gms | German Medical Science

56. Jahrestagung der Deutschen Gesellschaft für Neurochirurgie e. V. (DGNC)
3èmes journées françaises de Neurochirurgie (SFNC)

Deutsche Gesellschaft für Neurochirurgie e. V.
Société Française de Neurochirurgie

07. bis 11.05.2005, Strasbourg

Impact of the petrosal vein sectioning on postoperative auditory function in surgery of meningiomas involving the petrous apex

Der Einfluss der Vena petrosa auf die postoperative Hörfunktion bei Operationen von Meningeomen mit Beteiligung der Felsenbeinspitze

Meeting Abstract

  • corresponding author A. Gharabaghi - Klinik für Neurochirurgie, Universitätsklinikum Tübingen
  • A. Körbel - Klinik für Neurochirurgie, Universitätsklinikum Tübingen
  • A. Samii - Klinik für Neurochirurgie, International Neuroscience Institute, Hannover
  • J. Kaminsky - Klinik für Neurochirurgie, Universitätsklinikum Tübingen
  • M. Tatagiba - Klinik für Neurochirurgie, Universitätsklinikum Tübingen
  • M. Samii - Klinik für Neurochirurgie, International Neuroscience Institute, Hannover

Deutsche Gesellschaft für Neurochirurgie. Société Française de Neurochirurgie. 56. Jahrestagung der Deutschen Gesellschaft für Neurochirurgie e.V. (DGNC), 3èmes journées françaises de Neurochirurgie (SFNC). Strasbourg, 07.-11.05.2005. Düsseldorf, Köln: German Medical Science; 2005. Doc10.05.-07.03

Die elektronische Version dieses Artikels ist vollständig und ist verfügbar unter: http://www.egms.de/de/meetings/dgnc2005/05dgnc0116.shtml

Veröffentlicht: 4. Mai 2005

© 2005 Gharabaghi et al.
Dieser Artikel ist ein Open Access-Artikel und steht unter den Creative Commons Lizenzbedingungen (http://creativecommons.org/licenses/by-nc-nd/3.0/deed.de). Er darf vervielf&aauml;ltigt, verbreitet und &oauml;ffentlich zug&aauml;nglich gemacht werden, vorausgesetzt dass Autor und Quelle genannt werden.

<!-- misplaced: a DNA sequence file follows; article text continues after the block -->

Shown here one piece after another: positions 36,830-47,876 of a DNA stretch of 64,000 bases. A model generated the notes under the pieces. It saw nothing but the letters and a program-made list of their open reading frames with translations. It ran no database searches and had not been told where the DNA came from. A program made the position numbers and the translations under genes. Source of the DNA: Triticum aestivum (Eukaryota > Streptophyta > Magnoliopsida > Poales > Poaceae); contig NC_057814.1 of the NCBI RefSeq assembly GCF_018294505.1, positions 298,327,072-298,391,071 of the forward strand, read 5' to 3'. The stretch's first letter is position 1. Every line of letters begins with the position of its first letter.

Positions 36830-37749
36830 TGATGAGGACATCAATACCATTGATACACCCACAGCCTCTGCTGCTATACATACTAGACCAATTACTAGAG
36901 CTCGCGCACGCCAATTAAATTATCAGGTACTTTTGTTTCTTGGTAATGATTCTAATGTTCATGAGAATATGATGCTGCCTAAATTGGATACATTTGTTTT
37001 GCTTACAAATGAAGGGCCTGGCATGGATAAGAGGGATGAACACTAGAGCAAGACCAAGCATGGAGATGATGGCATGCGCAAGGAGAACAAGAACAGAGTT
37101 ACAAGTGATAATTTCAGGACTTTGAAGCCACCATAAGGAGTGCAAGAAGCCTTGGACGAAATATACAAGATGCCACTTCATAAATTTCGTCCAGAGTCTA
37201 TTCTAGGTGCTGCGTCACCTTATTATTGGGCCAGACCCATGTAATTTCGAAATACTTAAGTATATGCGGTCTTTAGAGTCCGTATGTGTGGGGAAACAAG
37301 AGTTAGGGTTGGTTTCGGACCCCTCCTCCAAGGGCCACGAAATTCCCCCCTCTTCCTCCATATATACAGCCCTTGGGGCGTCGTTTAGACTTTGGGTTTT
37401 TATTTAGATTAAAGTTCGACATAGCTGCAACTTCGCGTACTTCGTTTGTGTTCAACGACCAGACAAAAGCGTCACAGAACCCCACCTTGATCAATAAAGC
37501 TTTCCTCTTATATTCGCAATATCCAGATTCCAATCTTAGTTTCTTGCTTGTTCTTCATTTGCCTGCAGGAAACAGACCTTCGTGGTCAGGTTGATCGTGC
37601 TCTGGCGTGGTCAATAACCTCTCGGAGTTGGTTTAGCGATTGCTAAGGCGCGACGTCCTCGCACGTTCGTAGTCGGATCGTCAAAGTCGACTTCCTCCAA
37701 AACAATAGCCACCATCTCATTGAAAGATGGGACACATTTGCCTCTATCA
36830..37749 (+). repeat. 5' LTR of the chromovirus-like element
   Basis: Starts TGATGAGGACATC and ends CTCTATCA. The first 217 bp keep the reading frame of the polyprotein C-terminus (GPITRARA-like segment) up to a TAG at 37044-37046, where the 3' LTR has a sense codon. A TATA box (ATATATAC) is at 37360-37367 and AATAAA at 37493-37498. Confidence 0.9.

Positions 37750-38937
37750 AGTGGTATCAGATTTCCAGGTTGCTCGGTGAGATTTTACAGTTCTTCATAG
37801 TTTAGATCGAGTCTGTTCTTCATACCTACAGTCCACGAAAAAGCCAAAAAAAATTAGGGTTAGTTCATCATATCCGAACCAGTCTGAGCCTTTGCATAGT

Gliederung

Text

Objective

Meningiomas involving the petrous apex commonly present a close relationship with the petrosal venous complex. The superior petrosal vein drains brainstem and cerebellar veins into the superior petrosal sinus. Nonetheless, the impact of this obliteration on auditory function is still controversial in the literature. To our knowledge, there is no study available so far focusing on the occurrence of cochlear nerve dysfunction following petrosal vein coagulation.

Methods

Fifty-five patients with meningiomas involving the petrous apex and preoperative auditory function were evaluated retrospectively reviewing pre- and postoperative radiological images, surgical reports and operation videos, intensive care unit protocols, patient notes and discharge letters. The study included the following preoperative parameters: patient gender and age, location and size of the meningioma as well as the grade of brainstem compression. Pre- and postoperative auditory function was studied in terms of both pure tone and speech discrimination audiometry.

Results

Of 55 patients studied, 26 (46.4%) presented with petro-clival, 17 (30.9%) with cerebello-pontine angle, 11 (20%) with petrous apex tumors and one with a spheno-petroclival lesion.

Intraoperatively, a single superior petrosal vein was identified in 38 cases (76.4%), while two veins were observed in 13 patients (23.6%), and three or more veins could be found in two cases (3.4%). No superior petrosal vein could be identified in two cases (3.6%).

Of 53 patients with identified petrosal veins, the complete superior petrosal venous complex could be preserved in 26 cases (49.1%). In the remaining 27 cases (50.9%) at least one petrosal vein was sacrificed during surgery.

Evaluating the hearing function two weeks postoperatively, there was no significant difference between the sacrificed-vein group and the preserved-vein group, with preserved auditory function in 24 patients (88.9%) and in 23 patients (88.5%), respectively. Also, no other analyzed parameters in this study were significantly different in these two groups.

Conclusions

Superior petrosal vein sectioning during surgery of meningiomas involving the petrous apex is not associated with an increased occurrence of auditory dysfunction postoperatively. Nonetheless, preservation of the petrosal venous complex should be attempted whenever possible to avoid other complications that may be related to venous congestion.